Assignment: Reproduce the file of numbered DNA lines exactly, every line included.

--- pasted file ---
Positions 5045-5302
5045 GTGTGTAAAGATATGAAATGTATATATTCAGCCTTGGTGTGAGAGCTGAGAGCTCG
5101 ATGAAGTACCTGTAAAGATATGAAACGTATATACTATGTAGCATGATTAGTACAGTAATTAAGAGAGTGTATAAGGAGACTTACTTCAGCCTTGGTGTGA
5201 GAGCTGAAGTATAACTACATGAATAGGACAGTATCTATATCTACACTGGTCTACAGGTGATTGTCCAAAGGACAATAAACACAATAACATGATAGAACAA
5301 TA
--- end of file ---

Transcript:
Positions 5045-5302
5045 GTGTGTAAAGATATGAAATGTATATATTCAGCCTTGGTGTGAGAGCTGAGAGCTCG
5101 ATGAAGTACCTGTAAAGATATGAAACGTATATACTATGTAGCATGATTAGTACAGTAATTAAGAGAGTGTATAAGGAGACTTACTTCAGCCTTGGTGTGA
5201 GAGCTGAAGTATAACTACATGAATAGGACAGTATCTATATCTACACTGGTCTACAGGTGATTGTCCAAAGGACAATAAACACAATAACATGATAGAACAA
5301 TA